How To Use Quality Metrics To Improve Quality Management in Manufacturing

Trusted by hundreds of manufacturing companies around the world:

Quality Metrics Are a Manufacturing By-product That Could Be a Major Asset.

Manufacturers produce a lot of data—sometimes more than they can collect, and often more than they can use. Having data isn’t a manufacturing problem. Making sense of it is. Manufacturing companies need help identifying their most useful metrics—right now, and for the long run.

A comprehensive approach to quality management answers the data overload problem and brings clarity to the most complex data (and quality) challenges. A quality management discipline standardizes data practices, so leaders have access to data when they need it—and confidence in the quality of that data.

With the right information at hand—pooled together without a herculean effort—managers can spend more time asking questions and exploring possibilities. Leaders can find ways to apply Statistical Process Control (SPC) to optimize quality and manufacturing processes overall. And they can proactively respond to manufacturing opportunities instead of always reacting to challenges.

Learn to use quality metrics to shift your operations into a more proactive quality management mode.

Manufacturing quality metrics on their own are just the tip of the iceberg. What can your data tell you?

Who Uses Quality Metrics—and How? Learn Why Quality Metrics Matter in Manufacturing

Quality metrics demonstrate how the organization is performing on waste reduction, quality control, and responsiveness, as well as other measures that matter to anyone making, using, or investing in your products.

Just like performance, quality metrics can change minute by minute (or second by second). That’s why it’s important for quality management practices to enable real-time visibility. With instant views of quality metrics, production staff and plant managers can make the right decisions in the moment. Likewise, analysts and executives can use the same data to steer the organization toward positive strategic outcomes.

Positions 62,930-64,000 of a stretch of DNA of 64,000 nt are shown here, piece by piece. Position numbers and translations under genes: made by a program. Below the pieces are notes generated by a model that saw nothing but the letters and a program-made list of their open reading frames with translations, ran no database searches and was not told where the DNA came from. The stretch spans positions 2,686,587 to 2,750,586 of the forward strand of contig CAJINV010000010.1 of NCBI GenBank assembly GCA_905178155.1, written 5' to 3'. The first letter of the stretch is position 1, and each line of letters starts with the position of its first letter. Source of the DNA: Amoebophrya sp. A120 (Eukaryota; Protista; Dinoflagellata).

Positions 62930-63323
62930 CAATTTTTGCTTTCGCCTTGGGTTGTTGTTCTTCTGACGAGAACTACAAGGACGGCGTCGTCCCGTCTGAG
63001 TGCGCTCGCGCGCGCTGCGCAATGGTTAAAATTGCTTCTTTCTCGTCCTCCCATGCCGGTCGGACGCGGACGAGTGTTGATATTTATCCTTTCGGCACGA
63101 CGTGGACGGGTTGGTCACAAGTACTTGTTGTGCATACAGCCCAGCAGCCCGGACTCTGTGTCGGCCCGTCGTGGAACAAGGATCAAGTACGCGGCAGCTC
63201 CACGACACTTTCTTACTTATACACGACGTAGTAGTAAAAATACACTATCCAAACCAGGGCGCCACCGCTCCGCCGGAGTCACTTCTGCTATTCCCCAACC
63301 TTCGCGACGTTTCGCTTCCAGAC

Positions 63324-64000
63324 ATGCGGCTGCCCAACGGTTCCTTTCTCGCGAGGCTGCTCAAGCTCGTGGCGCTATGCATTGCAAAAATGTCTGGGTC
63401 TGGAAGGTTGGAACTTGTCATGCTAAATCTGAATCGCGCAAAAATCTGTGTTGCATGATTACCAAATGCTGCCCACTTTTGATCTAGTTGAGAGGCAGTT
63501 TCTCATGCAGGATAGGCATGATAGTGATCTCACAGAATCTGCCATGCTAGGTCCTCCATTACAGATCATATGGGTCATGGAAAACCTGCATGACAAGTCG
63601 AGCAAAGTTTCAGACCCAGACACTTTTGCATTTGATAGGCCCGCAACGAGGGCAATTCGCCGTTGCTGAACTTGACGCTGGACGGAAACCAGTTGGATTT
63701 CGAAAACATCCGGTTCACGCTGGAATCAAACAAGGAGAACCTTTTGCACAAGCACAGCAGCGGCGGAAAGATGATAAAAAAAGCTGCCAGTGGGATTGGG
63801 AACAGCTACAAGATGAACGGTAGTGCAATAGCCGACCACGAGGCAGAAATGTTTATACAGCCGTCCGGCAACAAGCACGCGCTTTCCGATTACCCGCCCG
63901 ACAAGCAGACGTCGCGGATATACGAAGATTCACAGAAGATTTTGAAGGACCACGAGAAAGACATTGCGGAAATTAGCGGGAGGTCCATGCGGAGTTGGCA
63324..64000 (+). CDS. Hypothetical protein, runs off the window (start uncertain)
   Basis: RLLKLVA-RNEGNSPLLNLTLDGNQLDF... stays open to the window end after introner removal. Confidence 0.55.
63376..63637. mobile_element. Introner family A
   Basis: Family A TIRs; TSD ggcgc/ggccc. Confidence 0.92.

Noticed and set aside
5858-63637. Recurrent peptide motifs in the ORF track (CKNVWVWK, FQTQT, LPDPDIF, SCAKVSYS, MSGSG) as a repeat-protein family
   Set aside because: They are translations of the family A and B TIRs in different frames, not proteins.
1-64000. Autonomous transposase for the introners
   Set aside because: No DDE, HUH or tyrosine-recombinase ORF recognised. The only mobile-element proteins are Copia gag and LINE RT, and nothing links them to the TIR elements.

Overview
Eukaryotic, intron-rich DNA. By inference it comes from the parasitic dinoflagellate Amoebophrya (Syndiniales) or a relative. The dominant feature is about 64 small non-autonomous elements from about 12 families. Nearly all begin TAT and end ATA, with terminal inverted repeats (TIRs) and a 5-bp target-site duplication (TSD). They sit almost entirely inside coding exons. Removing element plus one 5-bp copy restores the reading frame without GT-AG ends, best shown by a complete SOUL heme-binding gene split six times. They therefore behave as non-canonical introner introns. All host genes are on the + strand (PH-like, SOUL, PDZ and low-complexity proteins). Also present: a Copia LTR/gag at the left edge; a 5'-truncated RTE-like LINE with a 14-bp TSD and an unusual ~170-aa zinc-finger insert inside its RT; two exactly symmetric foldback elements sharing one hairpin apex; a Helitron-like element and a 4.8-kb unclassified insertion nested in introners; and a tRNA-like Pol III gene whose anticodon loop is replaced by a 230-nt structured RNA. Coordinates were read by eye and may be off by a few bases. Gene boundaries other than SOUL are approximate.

Quality metrics are actionable at every level—if they’re complete, consistent, and accessible.

  • Complete data means you have everything you need to answer questions and solve problems.
  • Consistent data is collected and presented in the same way, no matter where it’s collected. Consistency enables comparative analyses—and accurate conclusions.
  • Accessible data is easy for the people to retrieve, whenever and however they need it—including remotely. The cloud enables companies to centralize their quality control metrics to make them widely available.

Examples of Quality Control Metrics in Action

Does everybody in the organization really need access to real-time, SPC-based metrics?

Yes—although everyone doesn’t need the same control charts. Some users may not need control charts at all. A quality platform consolidates all your quality data into one place, then automatically presents the most pertinent information to users based on role and responsibility.